Jessica Burko is a Photographer based out of the Boston area who typically works in mixed media application. In a chance encounter, we happened to meet during a concert and began talking about selling our art and where we do so. We left at the end of the show exchanging cards and when I began looking into her work knew she would be a perfect fit for an interview! In our short conversation there were many points we did not cover and I was delighted to learn that Jessica is far more eco friendly than even she originally let on.
Describe a day in your personal or professional life.
Since I am self-employed, I don’t have a standard schedule, and no two days are alike. This type of calendar agrees with me because I am then open to delve into different projects on different days and work as early or as late as I need. Two standards my days however are beginning the morning with reading emails and blogs over breakfast, and ending each day with knitting on the sofa.
Who or what inspired you to become a Photographer?
I have been studying and practicing photography, working in a wet darkroom and exhibiting my photographs since I was ten years old. I began this practice at an arts summer camp in New Jersey (Appel Farm Arts and Music Center) where I spent five glorious summers taking theatre, art, and music classes. My two earliest photographic influences were Dorothea Lange and Diane Arbus.
Can you tell us a little bit about what a Mixed Media Artist does?
“Mixed-Media” is a wonderful term meaning: anything goes. It is the theory that it is OK to mix different types of art materials onto one canvas, to not be bound by traditional methods of producing visual work, and to be free to experiment with found objects and art supplies equally. Mixed media is hardly uncommon in contemporary art, but in the past it was unheard of to blend different mediums and I even had a photography Professor once tell me that I should choose to use EITHER black and white film OR color film because my work would never be taken seriously if I continued photographing with both. Currently I photograph with a variety of film sizes, colors, and transparencies. I scan my film and print with ink jets onto watercolor paper, I then combine my original photographic images with found paper, vintage photos, and other materials such as thread, wax, and wood.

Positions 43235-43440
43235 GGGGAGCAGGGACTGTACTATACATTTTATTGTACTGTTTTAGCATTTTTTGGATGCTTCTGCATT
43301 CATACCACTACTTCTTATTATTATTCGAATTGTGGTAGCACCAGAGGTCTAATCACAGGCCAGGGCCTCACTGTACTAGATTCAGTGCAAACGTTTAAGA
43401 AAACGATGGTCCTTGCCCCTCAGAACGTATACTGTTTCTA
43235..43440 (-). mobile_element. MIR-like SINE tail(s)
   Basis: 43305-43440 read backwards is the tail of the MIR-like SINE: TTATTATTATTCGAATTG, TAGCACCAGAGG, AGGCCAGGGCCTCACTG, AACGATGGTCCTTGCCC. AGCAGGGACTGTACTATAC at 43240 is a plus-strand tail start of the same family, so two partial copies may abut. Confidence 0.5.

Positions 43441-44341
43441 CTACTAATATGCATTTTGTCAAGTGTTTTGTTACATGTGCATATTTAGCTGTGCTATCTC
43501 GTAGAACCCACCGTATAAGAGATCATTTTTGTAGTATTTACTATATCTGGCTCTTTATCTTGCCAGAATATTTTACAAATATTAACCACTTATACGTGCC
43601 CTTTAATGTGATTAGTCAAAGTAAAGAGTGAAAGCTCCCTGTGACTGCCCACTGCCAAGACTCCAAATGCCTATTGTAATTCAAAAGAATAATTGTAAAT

What is the largest scale mixed media installation you have completed?
In graduate school I produced an installation piece that consisted of three oversized, handmade pieces of paper each measuring approximately six by eight feet. The paper was made from pulped egg cartons, pages from old journals, drawings and letters, and consumable waste (coffee grounds, onion skins, tea leaves). The paper acted as oversized book pages and bore images and text transferred from photocopies with wintergreen oil. The pages were suspended from the ceiling in a dark room in an alter-like configuration and lit with strong spotlights. It was very liberating to work at such a large scale and made me view my work and process of creativity (literally) from a new vantage point.
I create most of my mixed-media work involving wax on wood panels, either salvaged plywood or store-bought wooden canvases. The simultaneously hard and porous surface of the wood accepts wax and other adhesives well. Much of the work I have created in the past year are paper quilts that are combinations of original photographs and found papers stitched together only with thread. These pieces are fairly fragile and I have been exhibiting them framed.
How do you find beeswax holds up over the long term?
Beeswax is a great archival material to work. There is evidence as far back as 100 BCE of the ancient Egyptians painting portraits in a material called “encaustic” which is wax melted with resin, and those portraits still survive today. There is a vibrant movement of encaustic painters in contemporary art who use wax, resin, and pigments to create works that have texture, translucency, and three-dimensionality not possible using other mediums. The wax that I use in my work as a collage material and over coating is a non-pigmented encaustic that I make from pure, granular beeswax and Dimar resin. The addition of the resin insures that the wax hardens over time.